Accelerated evaporation of microdroplets at ambient conditions for the on-line analysis of nanoparticles by inductively-coupled plasma mass spectrometry
The helium-assisted evaporation of pure, saline, and nanoparticle (NP)-containing microdroplets (∅droplet = 40–50 μm) at ambient conditions was studied. To quantify the liquid-to-gas mass transfer water droplets experience during evaporation, their sizes were monitored in different sections of a custom-made transport system, corresponding to increasing residence times after production. Drying times specified this way turned out to be approximately three times faster than values achievable by heavier gases such as argon which is commonly chosen as the carrier gas for subsequent NP analysis by inductively-coupled plasma mass spectrometry (ICP-MS). Furthermore, residues of saline droplets doped with well-defined amounts of an acidified calcium standard solution were classified by light scattering (LS) and scanning electron microscopy (SEM) indicating nearly complete desolvation over transport distances of a few tens of centimeters if helium or argon–helium mixtures were supplied. Mass transfer rates along droplet trajectories simulated on the basis of computational fluid dynamics (CFD) were found to be consistent with measured ones which proved the applicability of the evaporation model used, thus allowing an optimization of user-defined transport systems without the need for a time-consuming adaptation by trial-and-error. The analytical capabilities of helium-assisted evaporation as an alternative to conventional approaches employing argon-only-based set-ups operated at elevated temperatures were, in addition, demonstrated by ICP-quadruple (Q)MS of gold NPs. Therefore, NP-containing droplets were delivered through an either horizontally or vertically arranged transport assembly both resulting in over-all throughputs of 90 to 100%.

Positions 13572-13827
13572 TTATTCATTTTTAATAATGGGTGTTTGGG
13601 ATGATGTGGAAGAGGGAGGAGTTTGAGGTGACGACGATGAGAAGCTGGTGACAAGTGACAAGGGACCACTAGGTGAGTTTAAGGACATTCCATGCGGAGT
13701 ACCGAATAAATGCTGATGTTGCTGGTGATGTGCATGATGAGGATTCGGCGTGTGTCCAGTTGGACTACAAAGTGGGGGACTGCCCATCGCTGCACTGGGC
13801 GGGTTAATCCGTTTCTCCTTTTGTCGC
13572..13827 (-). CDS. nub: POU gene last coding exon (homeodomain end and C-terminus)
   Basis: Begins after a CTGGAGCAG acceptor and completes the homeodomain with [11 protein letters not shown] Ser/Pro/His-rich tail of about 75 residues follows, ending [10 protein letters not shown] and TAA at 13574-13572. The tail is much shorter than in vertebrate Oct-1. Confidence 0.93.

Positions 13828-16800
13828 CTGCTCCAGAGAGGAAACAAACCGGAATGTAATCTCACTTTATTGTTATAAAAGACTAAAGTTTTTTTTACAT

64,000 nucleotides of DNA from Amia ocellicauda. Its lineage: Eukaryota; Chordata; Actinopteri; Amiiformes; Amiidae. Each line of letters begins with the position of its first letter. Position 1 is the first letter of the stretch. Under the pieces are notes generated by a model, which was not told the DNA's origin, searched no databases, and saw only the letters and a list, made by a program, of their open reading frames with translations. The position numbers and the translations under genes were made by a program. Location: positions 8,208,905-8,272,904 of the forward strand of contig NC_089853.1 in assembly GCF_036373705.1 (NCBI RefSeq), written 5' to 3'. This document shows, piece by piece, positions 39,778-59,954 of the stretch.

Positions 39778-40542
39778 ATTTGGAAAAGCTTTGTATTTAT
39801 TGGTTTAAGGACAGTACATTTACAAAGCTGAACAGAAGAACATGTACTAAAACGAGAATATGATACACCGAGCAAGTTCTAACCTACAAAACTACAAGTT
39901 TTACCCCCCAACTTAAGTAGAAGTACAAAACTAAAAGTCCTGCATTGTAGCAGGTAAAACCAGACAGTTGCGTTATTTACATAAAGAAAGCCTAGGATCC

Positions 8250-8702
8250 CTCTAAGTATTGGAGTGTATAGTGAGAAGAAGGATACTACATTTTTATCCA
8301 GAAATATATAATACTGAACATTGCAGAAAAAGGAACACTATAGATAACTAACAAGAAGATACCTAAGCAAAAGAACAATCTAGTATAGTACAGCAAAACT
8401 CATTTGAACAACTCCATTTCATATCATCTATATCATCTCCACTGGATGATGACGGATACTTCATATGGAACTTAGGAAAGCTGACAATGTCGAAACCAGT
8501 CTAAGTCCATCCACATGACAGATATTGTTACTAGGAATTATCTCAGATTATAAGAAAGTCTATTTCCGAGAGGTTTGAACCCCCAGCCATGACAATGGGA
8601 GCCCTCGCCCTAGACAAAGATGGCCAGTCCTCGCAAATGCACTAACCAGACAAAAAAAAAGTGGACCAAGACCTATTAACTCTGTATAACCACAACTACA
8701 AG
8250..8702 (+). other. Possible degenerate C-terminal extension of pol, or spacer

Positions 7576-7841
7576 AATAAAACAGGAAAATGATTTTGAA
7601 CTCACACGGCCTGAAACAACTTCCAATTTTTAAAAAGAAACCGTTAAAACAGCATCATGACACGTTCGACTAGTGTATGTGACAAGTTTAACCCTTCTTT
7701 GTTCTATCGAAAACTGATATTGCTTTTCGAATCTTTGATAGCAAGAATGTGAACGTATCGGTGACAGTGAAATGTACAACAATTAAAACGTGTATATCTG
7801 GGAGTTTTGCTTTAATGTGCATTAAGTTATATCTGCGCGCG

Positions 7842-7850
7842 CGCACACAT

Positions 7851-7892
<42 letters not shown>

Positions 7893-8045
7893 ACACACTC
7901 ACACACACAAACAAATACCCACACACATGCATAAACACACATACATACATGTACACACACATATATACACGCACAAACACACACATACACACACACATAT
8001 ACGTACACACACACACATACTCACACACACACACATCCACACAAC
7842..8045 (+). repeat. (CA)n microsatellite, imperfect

- This article is part of the themed collection: 5 years of nanomaterial analysis by means of ICP-MS